Cincinnati officially broke ground on it’s modern streetcar system on Friday February 17th, 2012. The ceremony took place in the street in front of Memorial Hall in the heart of the historic Over the Rhine neighborhood. The location was fitting as streetcar tracks from yesterday’s system still reside in the brick paved street in front of Memorial Hall and made a great setting for what will continue a tradition of multimodal transportation options for the citizens of Cincinnati.
Federal Secretary of Transportation Ray LaHood was on hand for the ceremony as was Mayor Mark Mallory, city council and the Father of the Streetcar, John Schneider. Joining them, were hundreds of supporters. The project marks a firm stake in the ground moment for Cincinnati. Supporters there have fought off two ballot referendums that have openly attacked the project as well as the decision by new Governor John Kasich to pull over $50 million in state funding in the past year that had previously been dedicated to the project.
To be sure, there is a lot of hard work ahead. It will be fraught with controversy likely every step of the way. Currently, there is a dispute with Duke Energy over who is paying for the utility work and by just how much some portions of the utility work need to be located away from the streetcar tracks. The selection of the actual streetcar vehicle itself has not been made but will likely be announced very soon. Construction should be nearly complete by the end of 2013 with vehicle testing commencing then. Revenue service should begin something in early 2014.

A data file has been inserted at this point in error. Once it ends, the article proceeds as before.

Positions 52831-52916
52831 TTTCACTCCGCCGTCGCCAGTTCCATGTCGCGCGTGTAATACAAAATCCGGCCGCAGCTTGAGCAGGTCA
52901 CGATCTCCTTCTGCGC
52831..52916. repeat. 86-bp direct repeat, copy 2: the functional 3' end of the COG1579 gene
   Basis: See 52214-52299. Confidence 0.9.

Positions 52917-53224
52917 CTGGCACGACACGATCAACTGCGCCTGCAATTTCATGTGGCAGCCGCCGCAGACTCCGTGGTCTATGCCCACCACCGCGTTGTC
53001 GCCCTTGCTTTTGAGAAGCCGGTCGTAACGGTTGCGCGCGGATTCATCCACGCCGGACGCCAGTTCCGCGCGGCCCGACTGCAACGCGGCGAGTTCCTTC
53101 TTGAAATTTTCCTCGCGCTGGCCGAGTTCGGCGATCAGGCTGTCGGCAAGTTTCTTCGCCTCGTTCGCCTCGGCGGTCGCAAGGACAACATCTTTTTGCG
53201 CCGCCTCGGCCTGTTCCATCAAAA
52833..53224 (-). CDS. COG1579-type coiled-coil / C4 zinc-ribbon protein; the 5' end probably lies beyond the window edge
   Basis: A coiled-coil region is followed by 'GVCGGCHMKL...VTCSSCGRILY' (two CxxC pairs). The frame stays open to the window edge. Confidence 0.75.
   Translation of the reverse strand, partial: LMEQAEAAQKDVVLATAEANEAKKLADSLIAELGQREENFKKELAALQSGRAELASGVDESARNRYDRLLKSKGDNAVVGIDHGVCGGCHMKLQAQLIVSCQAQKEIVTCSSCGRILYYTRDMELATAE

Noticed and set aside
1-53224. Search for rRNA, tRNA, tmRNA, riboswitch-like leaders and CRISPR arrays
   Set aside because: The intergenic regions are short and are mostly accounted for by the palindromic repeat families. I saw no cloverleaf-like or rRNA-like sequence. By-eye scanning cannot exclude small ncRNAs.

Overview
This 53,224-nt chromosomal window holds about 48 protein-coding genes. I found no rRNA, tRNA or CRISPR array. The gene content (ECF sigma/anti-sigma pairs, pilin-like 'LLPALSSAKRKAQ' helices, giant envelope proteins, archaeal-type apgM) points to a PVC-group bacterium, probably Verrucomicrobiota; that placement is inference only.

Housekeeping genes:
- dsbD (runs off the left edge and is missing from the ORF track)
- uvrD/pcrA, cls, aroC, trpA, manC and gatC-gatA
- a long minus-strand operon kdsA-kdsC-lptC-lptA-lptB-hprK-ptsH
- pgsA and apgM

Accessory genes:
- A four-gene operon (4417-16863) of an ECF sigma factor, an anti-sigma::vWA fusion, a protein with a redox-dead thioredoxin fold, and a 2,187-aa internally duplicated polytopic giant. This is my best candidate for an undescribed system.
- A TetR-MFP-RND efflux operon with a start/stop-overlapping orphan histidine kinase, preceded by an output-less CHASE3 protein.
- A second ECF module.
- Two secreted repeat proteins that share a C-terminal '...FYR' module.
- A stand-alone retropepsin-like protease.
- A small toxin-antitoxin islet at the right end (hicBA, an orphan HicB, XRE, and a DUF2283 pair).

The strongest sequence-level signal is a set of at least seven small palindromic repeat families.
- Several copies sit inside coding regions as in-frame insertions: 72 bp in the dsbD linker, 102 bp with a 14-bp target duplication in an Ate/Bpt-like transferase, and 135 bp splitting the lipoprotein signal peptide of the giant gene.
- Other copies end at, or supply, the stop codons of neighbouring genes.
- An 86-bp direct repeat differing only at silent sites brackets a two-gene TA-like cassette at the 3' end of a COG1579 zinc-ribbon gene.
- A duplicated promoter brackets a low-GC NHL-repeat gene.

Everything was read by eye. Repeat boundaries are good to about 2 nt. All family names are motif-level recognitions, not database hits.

The day was marked with a majority of supporters. There were a few detractors. Some of them vocal as you can see from the pictures. Overwhelmingly though, the streetcar enjoyed a huge supportive body on this day.Â Â Urban Cincy has good coverage of the day as well along with some video. There is some particularly good footage of John Schneider remarking on the struggles that Cincinnati has had to overcome to get here. The citizens of Cincinnati can feel great about the leadership bringing the streetcar to fruition.
Locally, it will take similar leadership to get the Downtown Indianapolis Streetcar Corp plan off the ground and anywhere near the point where Cincinnati is. The story of Cincinnati and it’s modern streetcar is a good lesson in how to never give up and make sure that as a city, the groundwork is laid to be able to change and adapt as the political landscape changes and new players come into the equation.
Special thanks to my wife for snapping some excellent photos while we were there. Check out her website (www.figarosstudio.com) for equally fantastic photos